There were three things that Charlene despised.
The first were frauds, the seemingly never ending line of people pretending to be something they were not, doing things they hadn’t, telling her about achieving things they either exaggerated or, more often than not, had never actually happened.
The second was hipsters, including (but not exhaustively) bearded men in sandals, women who did two (or more) kisses on the cheek, those who disliked anything mainstream out of, what they alleged to be, principle, anyone who wore anything ironically, anyone who did anything ironically, waiters who said “mate” or “dude”, people who smoked roll up cigarettes or pipes and anyone who opened a conversation by telling her the last gig they went to in some suburban underground (read “shit”) venue.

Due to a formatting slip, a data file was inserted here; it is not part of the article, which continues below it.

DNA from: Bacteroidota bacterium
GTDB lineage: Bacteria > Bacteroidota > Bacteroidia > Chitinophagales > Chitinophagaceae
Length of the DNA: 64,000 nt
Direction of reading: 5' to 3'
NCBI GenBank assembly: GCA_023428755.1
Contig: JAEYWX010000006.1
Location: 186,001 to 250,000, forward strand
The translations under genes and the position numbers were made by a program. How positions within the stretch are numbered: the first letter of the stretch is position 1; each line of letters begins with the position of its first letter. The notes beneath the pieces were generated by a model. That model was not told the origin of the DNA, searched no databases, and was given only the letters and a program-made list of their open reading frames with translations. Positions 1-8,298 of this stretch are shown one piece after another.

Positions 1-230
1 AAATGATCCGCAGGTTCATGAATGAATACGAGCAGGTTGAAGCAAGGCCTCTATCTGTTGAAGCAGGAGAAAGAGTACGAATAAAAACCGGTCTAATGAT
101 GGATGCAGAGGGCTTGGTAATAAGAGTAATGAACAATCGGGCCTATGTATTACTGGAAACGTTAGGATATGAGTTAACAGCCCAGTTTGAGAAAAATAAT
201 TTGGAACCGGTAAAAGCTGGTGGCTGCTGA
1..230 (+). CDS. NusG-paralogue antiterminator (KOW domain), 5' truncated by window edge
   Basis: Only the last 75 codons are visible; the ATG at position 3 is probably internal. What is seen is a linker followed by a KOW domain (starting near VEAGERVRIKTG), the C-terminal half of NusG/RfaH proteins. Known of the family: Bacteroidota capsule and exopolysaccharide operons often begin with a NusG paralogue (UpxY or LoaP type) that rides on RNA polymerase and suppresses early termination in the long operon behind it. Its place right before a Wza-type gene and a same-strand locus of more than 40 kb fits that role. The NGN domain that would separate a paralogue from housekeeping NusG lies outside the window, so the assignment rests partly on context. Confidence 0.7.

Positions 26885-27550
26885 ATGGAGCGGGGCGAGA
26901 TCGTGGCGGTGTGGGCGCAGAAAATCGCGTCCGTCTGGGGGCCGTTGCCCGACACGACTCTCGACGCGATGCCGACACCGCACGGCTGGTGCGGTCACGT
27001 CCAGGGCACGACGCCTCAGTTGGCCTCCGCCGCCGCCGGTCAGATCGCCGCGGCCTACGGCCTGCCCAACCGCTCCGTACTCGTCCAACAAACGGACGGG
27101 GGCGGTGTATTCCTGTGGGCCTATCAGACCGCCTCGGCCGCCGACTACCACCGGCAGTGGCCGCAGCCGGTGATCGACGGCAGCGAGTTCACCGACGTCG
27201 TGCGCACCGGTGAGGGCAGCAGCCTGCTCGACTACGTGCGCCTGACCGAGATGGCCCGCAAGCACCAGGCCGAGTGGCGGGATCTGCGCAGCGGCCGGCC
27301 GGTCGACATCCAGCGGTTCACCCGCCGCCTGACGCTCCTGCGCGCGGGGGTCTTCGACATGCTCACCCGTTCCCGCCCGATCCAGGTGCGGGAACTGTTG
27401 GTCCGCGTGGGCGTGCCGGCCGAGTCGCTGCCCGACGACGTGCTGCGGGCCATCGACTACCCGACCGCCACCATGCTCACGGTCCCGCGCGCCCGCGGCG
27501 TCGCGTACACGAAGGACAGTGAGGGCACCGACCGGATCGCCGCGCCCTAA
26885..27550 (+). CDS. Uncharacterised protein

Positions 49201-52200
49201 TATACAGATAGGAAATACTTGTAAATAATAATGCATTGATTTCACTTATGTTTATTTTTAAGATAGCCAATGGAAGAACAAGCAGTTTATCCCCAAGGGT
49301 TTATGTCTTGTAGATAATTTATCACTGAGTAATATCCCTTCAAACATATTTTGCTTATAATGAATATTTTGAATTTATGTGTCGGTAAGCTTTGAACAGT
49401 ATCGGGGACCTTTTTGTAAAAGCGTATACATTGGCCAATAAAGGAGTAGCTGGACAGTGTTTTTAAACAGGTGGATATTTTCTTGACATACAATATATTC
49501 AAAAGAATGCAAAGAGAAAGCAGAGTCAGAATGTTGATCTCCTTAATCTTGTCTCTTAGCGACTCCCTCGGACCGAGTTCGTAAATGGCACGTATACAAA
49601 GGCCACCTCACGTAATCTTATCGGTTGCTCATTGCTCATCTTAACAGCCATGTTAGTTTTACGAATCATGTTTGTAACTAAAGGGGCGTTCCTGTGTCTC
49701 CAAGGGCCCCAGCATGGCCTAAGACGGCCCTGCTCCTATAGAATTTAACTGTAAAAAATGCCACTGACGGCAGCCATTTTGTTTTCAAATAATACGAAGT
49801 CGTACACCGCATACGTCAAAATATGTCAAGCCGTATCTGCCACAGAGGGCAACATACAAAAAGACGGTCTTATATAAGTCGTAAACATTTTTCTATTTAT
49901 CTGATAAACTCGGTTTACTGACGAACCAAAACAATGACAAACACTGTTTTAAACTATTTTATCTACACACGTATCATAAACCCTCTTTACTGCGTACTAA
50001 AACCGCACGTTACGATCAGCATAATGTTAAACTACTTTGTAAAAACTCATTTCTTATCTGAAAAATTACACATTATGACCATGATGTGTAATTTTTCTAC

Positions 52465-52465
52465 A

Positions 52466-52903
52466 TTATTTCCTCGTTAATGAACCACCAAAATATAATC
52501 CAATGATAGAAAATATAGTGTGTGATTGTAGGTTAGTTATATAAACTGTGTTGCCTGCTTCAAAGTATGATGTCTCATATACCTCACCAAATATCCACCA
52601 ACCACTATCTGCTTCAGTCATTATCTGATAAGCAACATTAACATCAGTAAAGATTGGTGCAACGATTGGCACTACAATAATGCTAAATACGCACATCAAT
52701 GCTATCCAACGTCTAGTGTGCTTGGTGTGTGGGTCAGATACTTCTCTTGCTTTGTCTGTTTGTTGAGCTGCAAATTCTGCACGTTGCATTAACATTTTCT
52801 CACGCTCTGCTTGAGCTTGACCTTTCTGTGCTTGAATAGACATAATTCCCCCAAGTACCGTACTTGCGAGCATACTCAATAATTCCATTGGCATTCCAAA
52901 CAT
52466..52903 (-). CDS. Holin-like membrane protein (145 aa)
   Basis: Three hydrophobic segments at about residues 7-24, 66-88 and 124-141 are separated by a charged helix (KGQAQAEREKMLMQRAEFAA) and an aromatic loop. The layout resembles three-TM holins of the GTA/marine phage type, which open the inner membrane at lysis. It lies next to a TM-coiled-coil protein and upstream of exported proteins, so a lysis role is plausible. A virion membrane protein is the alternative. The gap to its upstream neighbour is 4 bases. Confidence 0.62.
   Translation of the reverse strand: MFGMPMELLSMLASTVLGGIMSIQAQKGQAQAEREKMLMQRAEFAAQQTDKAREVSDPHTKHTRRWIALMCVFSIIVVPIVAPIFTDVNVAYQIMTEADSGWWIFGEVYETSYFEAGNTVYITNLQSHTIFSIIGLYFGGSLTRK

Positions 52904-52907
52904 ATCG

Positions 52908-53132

They also happened, in the most part, to largely be frauds.
The final one was the word c**t. Charlene had a difficult relationship with this word. Firstly it was an aggressive, nasty, often degrading word used by misogynistic under-sexed arse holes and comedians desperate to dig themselves out of a hole with extremes of language. Secondly, there were points when, upon meeting a fraud or hipster it happened to be the only word with the required punch to deter and scare them away in one spitting venomous moment. This naturally caused somewhat of a dilemma.
This left her, at this exact moment, on a Monday evening at 9.15pm in Chino’s bar (and occasional disco and Chinese restaurant), stood next to an ironically bearded man talking at her about the last obscure band he saw in an underground (read “shit”) venue explaining how he stepped in on lead guitar when the guitarist had failed to show.
So Charlene stood up from the table, downed the rest of her pint, looked around and left, never to return.